Very grey day today, but dry and not so cold. We head for the tiny little hamlet of Morwenstow- why? Because we have read up about the rather eccentric Reverend Hawker who ran the parish of Morwenstow from 1834-75.
His most prominent claims to fame are:
To bury in the churchyard the casualties of many a ship wrecked off this treacherous coastline (where the locals were allegedly more interested in the ‘booty’!). He even salvaged the figurehead from one of these wrecks and used it as a headstone for the captain.
He designed the vicarage chimneys to resemble the church towers of his previous parishes.
He built a small hut (Hawkers Hut) on the cliff edge about a mile from the church and is said to have spent hours in this hut (often in an opiate haze) gazing out to sea, composing poetry and most famously the Cornish Anthem ‘The song of the Western Man’.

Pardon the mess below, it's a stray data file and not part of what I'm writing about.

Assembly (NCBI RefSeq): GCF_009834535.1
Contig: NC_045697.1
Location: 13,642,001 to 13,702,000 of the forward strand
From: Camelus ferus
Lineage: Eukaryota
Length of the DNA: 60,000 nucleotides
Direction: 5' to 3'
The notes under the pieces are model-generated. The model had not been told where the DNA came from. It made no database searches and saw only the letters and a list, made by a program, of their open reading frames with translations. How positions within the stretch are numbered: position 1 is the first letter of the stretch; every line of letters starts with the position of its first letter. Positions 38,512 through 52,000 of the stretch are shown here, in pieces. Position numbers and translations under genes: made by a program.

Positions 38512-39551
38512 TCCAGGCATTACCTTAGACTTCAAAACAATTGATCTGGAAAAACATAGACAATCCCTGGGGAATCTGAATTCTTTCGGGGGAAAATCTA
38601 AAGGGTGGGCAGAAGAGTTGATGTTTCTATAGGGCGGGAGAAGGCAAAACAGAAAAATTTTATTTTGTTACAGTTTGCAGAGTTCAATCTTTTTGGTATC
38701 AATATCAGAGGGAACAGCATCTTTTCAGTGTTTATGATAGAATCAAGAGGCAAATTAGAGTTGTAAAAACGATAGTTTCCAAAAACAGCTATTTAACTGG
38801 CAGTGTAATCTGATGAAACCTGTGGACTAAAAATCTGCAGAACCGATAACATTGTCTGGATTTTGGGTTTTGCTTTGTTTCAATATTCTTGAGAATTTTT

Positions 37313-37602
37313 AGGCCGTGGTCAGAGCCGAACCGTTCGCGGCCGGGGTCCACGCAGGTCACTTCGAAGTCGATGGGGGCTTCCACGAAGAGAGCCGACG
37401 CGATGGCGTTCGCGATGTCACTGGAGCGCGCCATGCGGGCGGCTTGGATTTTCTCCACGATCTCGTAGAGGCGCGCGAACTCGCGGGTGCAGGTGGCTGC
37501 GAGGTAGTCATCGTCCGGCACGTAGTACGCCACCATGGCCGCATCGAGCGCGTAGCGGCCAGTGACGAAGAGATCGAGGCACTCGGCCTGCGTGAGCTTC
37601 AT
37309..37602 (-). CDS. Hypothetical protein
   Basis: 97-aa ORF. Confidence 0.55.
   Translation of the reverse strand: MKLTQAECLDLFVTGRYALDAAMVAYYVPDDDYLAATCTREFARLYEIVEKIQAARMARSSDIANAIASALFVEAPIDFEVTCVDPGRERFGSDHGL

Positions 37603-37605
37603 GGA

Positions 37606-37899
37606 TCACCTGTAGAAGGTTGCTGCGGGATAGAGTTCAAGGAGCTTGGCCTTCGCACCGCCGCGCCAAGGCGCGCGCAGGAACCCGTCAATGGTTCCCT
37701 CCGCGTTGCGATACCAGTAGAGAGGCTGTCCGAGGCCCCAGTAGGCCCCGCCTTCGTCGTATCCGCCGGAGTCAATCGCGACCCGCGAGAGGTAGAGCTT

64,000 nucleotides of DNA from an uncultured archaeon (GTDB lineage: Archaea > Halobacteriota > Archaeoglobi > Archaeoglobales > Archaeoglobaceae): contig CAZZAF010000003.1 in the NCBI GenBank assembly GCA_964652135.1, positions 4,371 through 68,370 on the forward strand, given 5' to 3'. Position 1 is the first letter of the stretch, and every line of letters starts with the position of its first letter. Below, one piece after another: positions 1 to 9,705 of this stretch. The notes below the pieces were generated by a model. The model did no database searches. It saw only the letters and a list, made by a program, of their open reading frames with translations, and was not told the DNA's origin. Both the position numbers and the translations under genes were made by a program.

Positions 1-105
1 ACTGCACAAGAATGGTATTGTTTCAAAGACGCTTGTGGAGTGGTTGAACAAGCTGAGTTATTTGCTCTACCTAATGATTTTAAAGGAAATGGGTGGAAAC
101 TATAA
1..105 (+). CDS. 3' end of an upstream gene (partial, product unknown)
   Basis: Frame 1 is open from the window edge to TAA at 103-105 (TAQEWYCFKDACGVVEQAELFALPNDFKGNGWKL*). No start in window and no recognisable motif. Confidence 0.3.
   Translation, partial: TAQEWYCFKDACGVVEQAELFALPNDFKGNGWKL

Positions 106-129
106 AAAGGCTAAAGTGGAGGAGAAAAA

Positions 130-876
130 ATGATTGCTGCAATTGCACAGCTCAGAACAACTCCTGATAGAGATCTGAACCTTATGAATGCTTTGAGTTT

The hut has been preserved by the NT who have thoughtfully placed a visitors book inside (probably to discourage further carvings of names on the inside of the hut!) – it is well worth a read and to leave your own thoughts of course – which we did.
We then carried along the cliff, down into the valley of Tidna Shute and up onto Higher Sharpnose Point (not right to the end mind as it looked a bit narrow for us well me!).
Up here there is a ruin of another hut – this time I’m guessing of either a military or coastguard heritage – either way still a pretty impressive spot.
The sun was shining on someone – looking at the map maybe Tintagel?
On our return to Morwenstow we popped down to have a little looksee at St Johns well nestled in amongst the snowdrops.
Two thoughts of the day:
Sitting in that little hut was most inspiring – I too feel like I could write an Anthem!
I’m glad that I acquired a number of books to help me find all these little places before I set off.